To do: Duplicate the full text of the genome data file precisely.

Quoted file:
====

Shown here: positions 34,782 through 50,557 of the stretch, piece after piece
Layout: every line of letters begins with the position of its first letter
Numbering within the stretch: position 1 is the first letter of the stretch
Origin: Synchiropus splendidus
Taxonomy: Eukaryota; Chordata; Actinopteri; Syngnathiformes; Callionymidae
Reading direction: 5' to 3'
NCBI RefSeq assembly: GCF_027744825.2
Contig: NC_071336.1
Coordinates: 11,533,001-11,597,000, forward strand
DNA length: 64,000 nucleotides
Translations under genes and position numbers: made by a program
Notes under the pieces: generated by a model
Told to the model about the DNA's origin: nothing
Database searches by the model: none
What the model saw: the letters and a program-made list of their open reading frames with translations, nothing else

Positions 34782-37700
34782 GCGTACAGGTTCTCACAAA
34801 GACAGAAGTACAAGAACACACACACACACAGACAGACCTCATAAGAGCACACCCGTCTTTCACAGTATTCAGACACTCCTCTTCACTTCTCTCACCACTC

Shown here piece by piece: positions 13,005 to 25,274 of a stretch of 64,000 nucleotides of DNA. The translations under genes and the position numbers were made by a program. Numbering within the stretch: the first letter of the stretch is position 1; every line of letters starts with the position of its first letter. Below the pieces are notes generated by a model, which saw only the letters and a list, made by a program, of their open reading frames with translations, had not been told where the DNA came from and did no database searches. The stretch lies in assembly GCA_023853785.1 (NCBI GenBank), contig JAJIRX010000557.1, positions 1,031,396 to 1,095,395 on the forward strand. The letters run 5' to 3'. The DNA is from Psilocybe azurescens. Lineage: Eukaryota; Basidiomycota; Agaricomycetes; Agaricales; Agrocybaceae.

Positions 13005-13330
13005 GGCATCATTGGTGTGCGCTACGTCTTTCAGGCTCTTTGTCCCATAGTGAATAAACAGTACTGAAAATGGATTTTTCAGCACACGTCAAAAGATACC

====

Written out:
Shown here: positions 34,782 through 50,557 of the stretch, piece after piece
Layout: every line of letters begins with the position of its first letter
Numbering within the stretch: position 1 is the first letter of the stretch
Origin: Synchiropus splendidus
Taxonomy: Eukaryota; Chordata; Actinopteri; Syngnathiformes; Callionymidae
Reading direction: 5' to 3'
NCBI RefSeq assembly: GCF_027744825.2
Contig: NC_071336.1
Coordinates: 11,533,001-11,597,000, forward strand
DNA length: 64,000 nucleotides
Translations under genes and position numbers: made by a program
Notes under the pieces: generated by a model
Told to the model about the DNA's origin: nothing
Database searches by the model: none
What the model saw: the letters and a program-made list of their open reading frames with translations, nothing else

Positions 34782-37700
34782 GCGTACAGGTTCTCACAAA
34801 GACAGAAGTACAAGAACACACACACACACAGACAGACCTCATAAGAGCACACCCGTCTTTCACAGTATTCAGACACTCCTCTTCACTTCTCTCACCACTC

Shown here piece by piece: positions 13,005 to 25,274 of a stretch of 64,000 nucleotides of DNA. The translations under genes and the position numbers were made by a program. Numbering within the stretch: the first letter of the stretch is position 1; every line of letters starts with the position of its first letter. Below the pieces are notes generated by a model, which saw only the letters and a list, made by a program, of their open reading frames with translations, had not been told where the DNA came from and did no database searches. The stretch lies in assembly GCA_023853785.1 (NCBI GenBank), contig JAJIRX010000557.1, positions 1,031,396 to 1,095,395 on the forward strand. The letters run 5' to 3'. The DNA is from Psilocybe azurescens. Lineage: Eukaryota; Basidiomycota; Agaricomycetes; Agaricales; Agrocybaceae.

Positions 13005-13330
13005 GGCATCATTGGTGTGCGCTACGTCTTTCAGGCTCTTTGTCCCATAGTGAATAAACAGTACTGAAAATGGATTTTTCAGCACACGTCAAAAGATACC